Increasingly the question "what would Labour do?" is being asked in the context of planning. If Labour wins the next election, will we see another spell of change in planning law and policy? Well if Ed Miliband's speech yesterday was anything to go by, the answer seems to be that the emphasis on localism will continue - but against a background of, by then, an even greater housing shortfall.
So the ambition is made clear "We’ll say to local authorities that they have a right to grow, and neighbouring authorities can’t just stop them.We’ll identify new towns and garden cities and we’ll have a clear aim that by the end of the parliament Britain will be building 200,000 homes a year, more than at any time in a generation"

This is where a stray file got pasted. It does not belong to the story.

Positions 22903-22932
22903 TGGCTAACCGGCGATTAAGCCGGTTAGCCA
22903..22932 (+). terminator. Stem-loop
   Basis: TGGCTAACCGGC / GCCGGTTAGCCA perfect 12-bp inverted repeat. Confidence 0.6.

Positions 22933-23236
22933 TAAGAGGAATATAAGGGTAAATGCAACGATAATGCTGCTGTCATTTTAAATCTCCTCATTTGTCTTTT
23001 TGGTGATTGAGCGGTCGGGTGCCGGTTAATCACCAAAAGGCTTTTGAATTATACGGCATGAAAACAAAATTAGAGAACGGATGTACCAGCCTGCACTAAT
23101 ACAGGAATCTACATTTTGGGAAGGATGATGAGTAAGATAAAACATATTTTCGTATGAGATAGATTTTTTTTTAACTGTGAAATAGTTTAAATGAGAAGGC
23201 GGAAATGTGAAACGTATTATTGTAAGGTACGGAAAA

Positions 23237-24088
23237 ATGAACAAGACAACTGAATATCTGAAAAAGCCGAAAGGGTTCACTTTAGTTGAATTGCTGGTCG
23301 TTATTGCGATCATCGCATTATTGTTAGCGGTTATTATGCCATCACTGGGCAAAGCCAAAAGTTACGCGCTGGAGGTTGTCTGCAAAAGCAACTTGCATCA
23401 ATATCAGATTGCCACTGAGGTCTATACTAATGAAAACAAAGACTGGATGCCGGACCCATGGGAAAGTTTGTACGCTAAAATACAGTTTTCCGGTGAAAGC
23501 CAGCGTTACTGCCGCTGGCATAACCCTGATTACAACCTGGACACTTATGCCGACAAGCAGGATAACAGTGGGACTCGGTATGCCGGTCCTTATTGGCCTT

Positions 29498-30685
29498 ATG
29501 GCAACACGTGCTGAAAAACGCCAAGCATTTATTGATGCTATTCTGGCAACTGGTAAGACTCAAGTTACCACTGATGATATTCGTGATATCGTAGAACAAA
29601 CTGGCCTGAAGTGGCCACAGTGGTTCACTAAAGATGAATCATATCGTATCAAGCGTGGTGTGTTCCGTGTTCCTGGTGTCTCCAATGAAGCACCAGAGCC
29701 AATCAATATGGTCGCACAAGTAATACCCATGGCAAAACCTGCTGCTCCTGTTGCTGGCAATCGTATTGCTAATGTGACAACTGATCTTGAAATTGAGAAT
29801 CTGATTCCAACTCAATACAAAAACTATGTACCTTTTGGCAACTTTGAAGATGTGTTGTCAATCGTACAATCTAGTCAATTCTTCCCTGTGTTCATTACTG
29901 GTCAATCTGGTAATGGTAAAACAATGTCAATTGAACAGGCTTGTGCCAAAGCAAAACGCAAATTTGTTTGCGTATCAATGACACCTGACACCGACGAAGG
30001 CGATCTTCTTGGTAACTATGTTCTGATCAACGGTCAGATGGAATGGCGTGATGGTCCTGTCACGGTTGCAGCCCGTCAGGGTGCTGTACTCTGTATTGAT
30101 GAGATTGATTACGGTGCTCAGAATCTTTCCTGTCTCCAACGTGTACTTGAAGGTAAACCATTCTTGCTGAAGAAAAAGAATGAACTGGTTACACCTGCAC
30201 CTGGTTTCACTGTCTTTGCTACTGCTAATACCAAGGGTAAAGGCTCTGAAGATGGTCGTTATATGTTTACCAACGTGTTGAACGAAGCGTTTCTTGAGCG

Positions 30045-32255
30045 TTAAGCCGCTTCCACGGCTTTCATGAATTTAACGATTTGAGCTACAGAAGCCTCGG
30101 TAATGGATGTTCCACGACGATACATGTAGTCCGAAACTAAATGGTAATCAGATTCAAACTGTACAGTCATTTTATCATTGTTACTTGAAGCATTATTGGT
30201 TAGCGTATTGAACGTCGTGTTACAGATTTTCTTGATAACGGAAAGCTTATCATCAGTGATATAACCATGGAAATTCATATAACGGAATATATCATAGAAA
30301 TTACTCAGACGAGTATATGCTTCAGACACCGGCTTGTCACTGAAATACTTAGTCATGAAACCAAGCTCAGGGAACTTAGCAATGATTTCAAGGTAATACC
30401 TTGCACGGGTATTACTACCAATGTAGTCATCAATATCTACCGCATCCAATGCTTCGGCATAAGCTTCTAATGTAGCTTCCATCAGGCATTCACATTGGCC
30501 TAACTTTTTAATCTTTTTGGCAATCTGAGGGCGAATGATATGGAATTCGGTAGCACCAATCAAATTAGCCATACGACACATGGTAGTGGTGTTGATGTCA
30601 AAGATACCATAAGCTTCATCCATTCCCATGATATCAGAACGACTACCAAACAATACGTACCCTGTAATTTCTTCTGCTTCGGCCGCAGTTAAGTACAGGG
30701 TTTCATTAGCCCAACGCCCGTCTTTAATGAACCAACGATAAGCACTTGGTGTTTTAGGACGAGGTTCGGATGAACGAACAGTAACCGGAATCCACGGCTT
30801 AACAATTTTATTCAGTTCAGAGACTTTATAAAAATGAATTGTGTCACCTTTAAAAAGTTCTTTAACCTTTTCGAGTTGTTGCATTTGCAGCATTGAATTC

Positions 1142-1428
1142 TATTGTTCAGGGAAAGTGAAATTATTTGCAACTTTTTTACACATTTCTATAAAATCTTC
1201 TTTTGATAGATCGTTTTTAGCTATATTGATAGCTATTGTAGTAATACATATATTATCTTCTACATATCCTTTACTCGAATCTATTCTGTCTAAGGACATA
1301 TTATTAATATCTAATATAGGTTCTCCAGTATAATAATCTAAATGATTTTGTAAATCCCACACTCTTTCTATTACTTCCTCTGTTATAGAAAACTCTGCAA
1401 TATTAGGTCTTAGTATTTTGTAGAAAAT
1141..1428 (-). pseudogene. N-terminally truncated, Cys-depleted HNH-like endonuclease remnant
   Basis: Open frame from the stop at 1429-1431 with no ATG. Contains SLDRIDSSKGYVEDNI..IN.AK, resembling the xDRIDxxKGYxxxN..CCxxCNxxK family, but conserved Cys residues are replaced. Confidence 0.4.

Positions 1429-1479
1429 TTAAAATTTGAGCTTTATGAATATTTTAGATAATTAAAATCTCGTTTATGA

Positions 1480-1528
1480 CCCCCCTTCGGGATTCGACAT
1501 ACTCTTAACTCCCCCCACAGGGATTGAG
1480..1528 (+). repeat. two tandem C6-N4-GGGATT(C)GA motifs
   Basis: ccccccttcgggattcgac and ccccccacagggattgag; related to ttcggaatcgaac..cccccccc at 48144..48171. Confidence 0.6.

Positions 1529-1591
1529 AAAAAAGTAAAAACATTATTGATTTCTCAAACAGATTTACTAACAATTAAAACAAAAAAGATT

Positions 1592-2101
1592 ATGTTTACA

And as to the how?" - we’ll say to private developers, you can’t just sit on land and refuse to build. We will give them a very clear message – either use the land or lose the land, that is what the next Labour government will do"
Nationalise development land - hardly a new idea, and given that Ed Miliband's father was a prominent Marxist academic, one which he may well have a natural tendancy towards. But that would sit uncomfortably with deficit reduction or even deficit management. Unless the rules on land compensation are radically changed, and local authorities are much better resourced (and more tightly managed from the centre in many cases), the idea that compulsory purchase powers might make the ambition realistic, is false hope.